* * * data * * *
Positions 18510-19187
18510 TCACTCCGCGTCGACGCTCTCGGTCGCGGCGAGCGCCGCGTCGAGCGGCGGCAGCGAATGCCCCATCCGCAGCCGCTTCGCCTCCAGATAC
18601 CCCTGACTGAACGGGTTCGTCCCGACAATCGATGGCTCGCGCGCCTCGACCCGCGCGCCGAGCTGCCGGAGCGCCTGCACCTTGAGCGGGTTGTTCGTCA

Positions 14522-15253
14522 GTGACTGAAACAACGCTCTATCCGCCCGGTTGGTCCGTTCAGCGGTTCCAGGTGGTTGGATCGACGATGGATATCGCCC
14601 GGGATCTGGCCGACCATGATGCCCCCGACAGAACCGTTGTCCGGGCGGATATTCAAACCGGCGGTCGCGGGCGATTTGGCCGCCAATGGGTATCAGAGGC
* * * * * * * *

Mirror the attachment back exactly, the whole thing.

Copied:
Positions 18510-19187
18510 TCACTCCGCGTCGACGCTCTCGGTCGCGGCGAGCGCCGCGTCGAGCGGCGGCAGCGAATGCCCCATCCGCAGCCGCTTCGCCTCCAGATAC
18601 CCCTGACTGAACGGGTTCGTCCCGACAATCGATGGCTCGCGCGCCTCGACCCGCGCGCCGAGCTGCCGGAGCGCCTGCACCTTGAGCGGGTTGTTCGTCA

Positions 14522-15253
14522 GTGACTGAAACAACGCTCTATCCGCCCGGTTGGTCCGTTCAGCGGTTCCAGGTGGTTGGATCGACGATGGATATCGCCC
14601 GGGATCTGGCCGACCATGATGCCCCCGACAGAACCGTTGTCCGGGCGGATATTCAAACCGGCGGTCGCGGGCGATTTGGCCGCCAATGGGTATCAGAGGC